When the US wants peace more than Israelis and Palestinians
Previous American governments stated the US cannot want peace more than the parties to the Israeli-Palestinian conflict; and if the two sides aren't too fussed about reaching a final settlement, then it is not the role of the US to drag them toward that which they do not desire. This is an irresponsible statement, suggesting that the US is doing someone a favor rather than promoting a crucial regional peace settlement, and that if we don't wish its interference it has no problem withdrawing from the process.
This could not be further from the truth. The US has a huge stake in the peace deal as it realizes what consequences it could have for other hot spots in the region; it understands that the Israeli-Palestinian conflict serves as a pretext for threats, arms races and for lack of progress in internal issues for many countries across the region. Even if an Israeli-Palestinian peace will not change the region, it will create a new, more comfortable reality for the world's only superpower.
Unfortunately President Barack Obama too has reiterated this meaningless mantra in the late stages of his first term at the helm; when he did, the impression was that the US administration is withdrawing from the conflict. It appeared as though he despaired at the leaders' lack of cooperation and decided to just leave the two peoples to get on with the usual business of mutual accusations and the dear price both are paying for the failure to settle the long-standing skirmish.
All this was the case until John Kerry emerged on the scene and proved that America indeed wants this peace more than we do, that it's a vested American interest, even if it does, at times, seem that the two sides are more comfortable to remain in the current stalemate convincing themselves that time is on their side. At first, no one believed he stands a chance to shake the status quo. It appears that Obama too has just let him play the never ending political game of our region, if only because he did not want to prevent him from pursuing his ambition, especially as it was, in principle, a policy he shared. As the months have passed, it became clear there is something much more serious at stake, as is becoming clear from the vitriol directed at him now.
Kerry was waiting for this moment. He knew that while everyone accepts him smilingly and are rewarded with friendly pats on the shoulder, both sides estimate that nothing serious will happen and that he'll raise his hands in despair and admit he did his best. As this is not likely to happen, the parties have resorted to smears. And these are so predictable: the Palestinians say his propositions are right up Netanyahu's alley and stand in fundamental contradiction to the Palestinian interest. While the Israelis brand him as an anti-Semite, no less. Both the defense and the economy ministers have lashed out at him, and he's routinely presented as someone willing to compromise Israel's security in order to gain personal prestige.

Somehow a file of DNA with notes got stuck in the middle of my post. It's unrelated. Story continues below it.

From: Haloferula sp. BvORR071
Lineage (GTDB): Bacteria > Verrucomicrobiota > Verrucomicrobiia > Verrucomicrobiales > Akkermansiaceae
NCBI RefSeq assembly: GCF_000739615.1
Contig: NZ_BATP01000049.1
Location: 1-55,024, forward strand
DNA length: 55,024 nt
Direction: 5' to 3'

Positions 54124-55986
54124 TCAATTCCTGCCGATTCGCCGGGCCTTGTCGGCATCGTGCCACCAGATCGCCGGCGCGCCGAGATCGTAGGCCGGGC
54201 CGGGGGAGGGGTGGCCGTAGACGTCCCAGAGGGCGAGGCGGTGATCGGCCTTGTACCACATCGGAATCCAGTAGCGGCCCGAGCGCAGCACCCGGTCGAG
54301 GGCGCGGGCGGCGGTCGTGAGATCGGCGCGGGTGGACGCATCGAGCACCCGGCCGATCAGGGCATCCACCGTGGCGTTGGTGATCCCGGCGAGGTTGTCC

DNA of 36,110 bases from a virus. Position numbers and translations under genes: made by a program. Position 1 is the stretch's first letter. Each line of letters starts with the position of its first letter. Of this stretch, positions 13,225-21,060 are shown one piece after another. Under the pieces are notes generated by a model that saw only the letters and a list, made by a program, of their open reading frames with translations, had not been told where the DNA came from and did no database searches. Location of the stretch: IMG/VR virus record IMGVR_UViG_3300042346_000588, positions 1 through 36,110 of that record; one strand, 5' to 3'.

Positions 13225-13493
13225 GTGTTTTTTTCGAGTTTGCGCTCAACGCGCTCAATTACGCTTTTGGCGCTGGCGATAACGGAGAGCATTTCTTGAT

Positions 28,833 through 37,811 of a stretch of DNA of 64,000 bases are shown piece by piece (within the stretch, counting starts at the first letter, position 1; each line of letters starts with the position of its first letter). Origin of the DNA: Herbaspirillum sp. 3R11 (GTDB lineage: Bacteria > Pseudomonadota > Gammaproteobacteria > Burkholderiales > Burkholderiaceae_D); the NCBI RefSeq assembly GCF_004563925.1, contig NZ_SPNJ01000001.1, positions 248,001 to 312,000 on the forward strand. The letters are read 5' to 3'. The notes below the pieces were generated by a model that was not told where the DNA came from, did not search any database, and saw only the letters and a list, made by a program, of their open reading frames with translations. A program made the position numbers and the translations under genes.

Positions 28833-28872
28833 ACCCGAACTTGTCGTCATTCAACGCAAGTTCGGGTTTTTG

Now it is clear both sides realize it's the real deal; that the US wants the agreement more than either of them and is willing to push it forth notwithstanding the unwillingness, narrow-minded nationalism and public opprobrium. Kerry realizes that the current round of smears is merely a testament to the pressure the sides are under as the moment of truth draws closer: it's the time of offering compromises without losing support at home, and preparing mutual assignations of blame in the event of the talks' failure. This is the time when Kerry can come forth with new ideas, shuffle the deck and make the opponents rethink the issues that over the years have solidified into taken-for-granted, immovable principles.
Kerry said in a CNN interview he has no intention of running for presidency in 2016, removing from the agenda the speculation regarding personal gain. He thus once more prompted the sides to ask themselves whether there is something genuine in the quest of a man who believes in his ability to persuade the parties to do what they should have done decades ago for their own good and for the good of the wide world, and failed to due to laziness and stupidity, and above all – due to a fear of too dramatic a change.
Dr. Yossi Beilin is president of the business consulting firm Beilink. In the past he served as a minister in three Israeli governments and as a Member of Knesset for Labor and Meretz. He was one of the pioneers of the Oslo Accords, the Geneva Initiative and Birthright.